The future is set for Tony and Michael - owning a neighbour- hood bar and making deals in the mean streets of New York city's Little Italy. For Charlie, the future is less clearly defined. A small-time hood, he works for his uncle, making collections and reclaiming bad debts. He's probably too nice to succeed. In love with a woman his uncle disapproves of (because of her epilepsy) and a friend of her cousin, Johnny Boy, a near psychotic whose trouble-making threatens them all - he can't reconcile opposing values. A failed attempt to escape (to Brooklyn) moves them all a step closer to a bitter, almost preordained future. Written by
Dave Cook <firstname.lastname@example.org>
According to Martin Scorsese, the first draft focused on Charlie's religious conflict and its effect on his worldview. See more »
During one of the pool scenes, balls disappear and change position between cuts. See more »
It's all bullshit except the pain. The pain of hell. The burn from a lighted match increased a million times. Infinite. Now, ya don't fuck around with the infinite. There's no way you do that. The pain in hell has two sides. The kind you can touch with your hand; the kind you can feel in your heart... your soul, the spiritual side. And ya know... the worst of the two is the spiritual.
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Quintessential early Scorsese, and one of De Niro's most convincing and varied roles.
The first time that Robert De Niro appears up-close in Martin Scorsese's Mean Streets is to the tune of the Rolling Stones' Jumpin' Jack Flash. It's from this point forward that the movie leaves the realm of being a 'good film' and becomes 'one of the greatest films of all time.' Simply put, the energy of Mean Streets is fantastic. De Niro's flamboyant entrance is one of many iconic moments in the film, which has influenced just about every crime film made since for good reason.
And yet ironically Mean Streets is rarely acknowledged as the masterpiece that it is, perhaps because a number of people actually forget about it. Everyone remembers Taxi Driver, Raging Bull and GoodFellas in particular, but Scorsese's breakthrough remains one of his most important and honest pieces of work, given little recognition apart from the praise by movie critics who do remember it.
Harvey Keitel, giving one of his most realistic and three-dimensional performances of all-time, plays the lonely and worried Charlie, a 20-something New York City Catholic who is haunted by his friend, Johnny Boy (De Niro), the local loner who has to jump off the sides of streets in order to dodge the local Mafia thugs he owes money to.
Mean Streets has been accused of lacking a point, and one critic calls it 'too real,' but I'd take this over most recent films any day of the week. Mean Streets doesn't have a dynamic arc like most motion pictures do sure, there's the rising action leading up to the climax, but it doesn't move from one frame to another trying to figure out the easiest way to end the movie while managing to stress all its points in such a manner so blatant that a four-year-old could pick up the themes.
It respects its audience enough to study its characters in such a way that they are given ten times as much depth as those seen in modern films released through Hollywood. As Johnny Boy, De Niro paints the ultimate portrait of a typical street loner a dumb kid who 'borrows money from everyone and never pays them back.' Charlie, much smarter and wiser, takes Johnny under his wing and tries to help him get a job, so that he can pay back what he owes to a local kingpin. However, Johnny is so irresponsible and stupid that he doesn't show up for work and begins fighting with the mob leading up to an inescapable conclusion that features some very ancient themes colliding together. It's the classic tale of redemption and escaping one's past, and if the film has a point it is that some people can't change and you'll get what's coming to you, even if you've got other people helping you out.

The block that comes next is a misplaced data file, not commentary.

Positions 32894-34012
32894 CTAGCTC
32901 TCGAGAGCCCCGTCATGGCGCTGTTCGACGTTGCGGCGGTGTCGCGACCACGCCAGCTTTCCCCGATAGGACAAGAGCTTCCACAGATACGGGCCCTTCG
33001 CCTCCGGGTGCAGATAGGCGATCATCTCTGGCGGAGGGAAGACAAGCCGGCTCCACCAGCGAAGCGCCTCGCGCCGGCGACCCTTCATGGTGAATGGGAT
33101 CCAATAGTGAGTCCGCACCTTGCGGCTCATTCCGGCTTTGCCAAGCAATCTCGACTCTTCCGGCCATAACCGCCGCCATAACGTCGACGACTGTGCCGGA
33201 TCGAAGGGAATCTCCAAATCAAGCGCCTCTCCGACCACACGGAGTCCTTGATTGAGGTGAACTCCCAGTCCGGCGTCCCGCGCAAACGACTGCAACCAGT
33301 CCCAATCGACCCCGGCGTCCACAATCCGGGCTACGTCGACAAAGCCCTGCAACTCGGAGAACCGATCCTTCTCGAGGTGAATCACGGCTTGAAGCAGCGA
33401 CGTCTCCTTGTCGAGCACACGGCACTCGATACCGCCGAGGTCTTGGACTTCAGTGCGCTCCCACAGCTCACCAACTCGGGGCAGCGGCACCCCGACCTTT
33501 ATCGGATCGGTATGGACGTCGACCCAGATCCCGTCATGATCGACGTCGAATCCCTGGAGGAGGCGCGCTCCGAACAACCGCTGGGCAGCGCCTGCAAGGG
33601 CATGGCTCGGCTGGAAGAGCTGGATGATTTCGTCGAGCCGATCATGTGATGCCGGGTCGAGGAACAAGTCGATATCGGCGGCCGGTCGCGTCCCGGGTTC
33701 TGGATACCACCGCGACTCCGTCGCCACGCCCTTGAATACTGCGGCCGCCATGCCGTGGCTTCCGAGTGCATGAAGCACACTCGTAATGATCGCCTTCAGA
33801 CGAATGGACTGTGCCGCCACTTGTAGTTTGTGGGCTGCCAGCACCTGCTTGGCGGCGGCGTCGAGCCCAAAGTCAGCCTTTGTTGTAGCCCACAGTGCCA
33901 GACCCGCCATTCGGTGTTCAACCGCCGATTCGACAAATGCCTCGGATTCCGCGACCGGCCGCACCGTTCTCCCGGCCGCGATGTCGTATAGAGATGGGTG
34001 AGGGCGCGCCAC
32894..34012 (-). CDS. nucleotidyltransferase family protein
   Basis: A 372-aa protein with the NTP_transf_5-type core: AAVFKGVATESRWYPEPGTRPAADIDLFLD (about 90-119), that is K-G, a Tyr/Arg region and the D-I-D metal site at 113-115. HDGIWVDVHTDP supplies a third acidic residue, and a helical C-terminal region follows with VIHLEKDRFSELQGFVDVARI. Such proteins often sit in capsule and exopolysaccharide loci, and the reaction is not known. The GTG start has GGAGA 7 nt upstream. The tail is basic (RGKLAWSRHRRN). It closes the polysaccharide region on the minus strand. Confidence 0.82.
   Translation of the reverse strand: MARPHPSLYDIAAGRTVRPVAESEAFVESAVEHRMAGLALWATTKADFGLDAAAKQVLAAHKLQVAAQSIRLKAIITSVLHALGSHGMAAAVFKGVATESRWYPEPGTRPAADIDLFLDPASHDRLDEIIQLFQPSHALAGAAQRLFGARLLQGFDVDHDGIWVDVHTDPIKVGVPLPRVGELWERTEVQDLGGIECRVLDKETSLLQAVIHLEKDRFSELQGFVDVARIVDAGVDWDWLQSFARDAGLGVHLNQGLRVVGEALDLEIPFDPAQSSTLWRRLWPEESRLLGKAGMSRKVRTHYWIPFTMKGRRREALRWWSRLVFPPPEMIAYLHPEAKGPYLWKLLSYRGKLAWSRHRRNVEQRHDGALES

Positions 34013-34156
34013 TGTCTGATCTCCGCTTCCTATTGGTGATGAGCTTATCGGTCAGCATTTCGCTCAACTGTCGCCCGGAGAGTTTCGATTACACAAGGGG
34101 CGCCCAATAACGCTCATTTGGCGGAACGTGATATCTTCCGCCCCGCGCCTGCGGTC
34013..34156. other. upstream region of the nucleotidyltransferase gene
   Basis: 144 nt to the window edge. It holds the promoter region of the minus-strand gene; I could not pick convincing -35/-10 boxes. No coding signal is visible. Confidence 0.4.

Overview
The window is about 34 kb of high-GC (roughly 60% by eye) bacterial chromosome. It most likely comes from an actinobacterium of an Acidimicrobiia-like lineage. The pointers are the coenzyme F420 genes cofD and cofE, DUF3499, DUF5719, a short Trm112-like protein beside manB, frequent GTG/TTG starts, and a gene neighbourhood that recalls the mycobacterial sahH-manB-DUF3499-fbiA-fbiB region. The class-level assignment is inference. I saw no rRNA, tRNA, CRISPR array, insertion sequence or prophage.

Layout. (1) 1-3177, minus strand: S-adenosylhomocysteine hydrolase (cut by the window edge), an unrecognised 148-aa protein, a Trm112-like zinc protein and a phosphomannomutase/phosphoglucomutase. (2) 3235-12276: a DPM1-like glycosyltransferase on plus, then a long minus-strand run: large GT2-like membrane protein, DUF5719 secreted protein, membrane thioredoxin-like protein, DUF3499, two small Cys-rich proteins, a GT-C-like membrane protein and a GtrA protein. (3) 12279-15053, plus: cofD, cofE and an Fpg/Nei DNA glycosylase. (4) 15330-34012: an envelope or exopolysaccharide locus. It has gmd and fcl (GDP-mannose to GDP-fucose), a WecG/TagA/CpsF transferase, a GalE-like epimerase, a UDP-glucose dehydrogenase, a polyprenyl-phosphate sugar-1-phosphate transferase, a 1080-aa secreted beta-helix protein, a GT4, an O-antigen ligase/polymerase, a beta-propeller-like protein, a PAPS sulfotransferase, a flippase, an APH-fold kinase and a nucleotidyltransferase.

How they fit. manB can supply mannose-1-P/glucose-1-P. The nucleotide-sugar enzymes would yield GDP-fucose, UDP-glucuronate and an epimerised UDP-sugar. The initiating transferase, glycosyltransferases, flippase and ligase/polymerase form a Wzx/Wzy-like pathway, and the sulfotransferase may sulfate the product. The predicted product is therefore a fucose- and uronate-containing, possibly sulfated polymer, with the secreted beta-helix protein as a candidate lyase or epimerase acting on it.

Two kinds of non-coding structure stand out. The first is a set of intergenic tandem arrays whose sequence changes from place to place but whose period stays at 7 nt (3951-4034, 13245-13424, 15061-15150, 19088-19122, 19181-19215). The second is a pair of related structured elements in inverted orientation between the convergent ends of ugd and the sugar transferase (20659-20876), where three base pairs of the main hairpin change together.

The film does have its technical flaws, such as poor dubbing, inconsistency, and the occasional goof. It's a raw movie, filmed on a low budget by a young and far more naïve Martin Scorsese. But all his typical elements are in place, to be expanded upon later in his career.
Keitel and De Niro are superb, particularly De Niro who shows great range very early on in his career. Almost unrecognizable in shabby clothing, hats and a scrawny figure to boot, this is a role that would typically be more suitable for Christopher Walken or other charismatic character actors but De Niro pulls off the role with intense talent, proving once again that he can handle any type of role. He's known for his psychotic roles, but in Mean Streets, he plays the opposite of Travis Bickle. Johnny Boy isn't unstable or psychopathic he's just wild and stupid.
Keitel channels all the thoughtful consciousness of an older child, considering Johnny Boy to be a brother of sorts. He feels that if he fails Johnny, he will somehow fail himself.
Mean Streets is a careful character study that never resorts to cardboard cutout caricatures or the standard clichés of the genre. Dialogue does not exist to move action forward towards the next adrenaline-packed sequence; Mean Streets focuses on its inhabitants with such strong emotional power that it's impossible not to be caught up in its grasp. A true classic from start to finish, and undeniably a very moving film.
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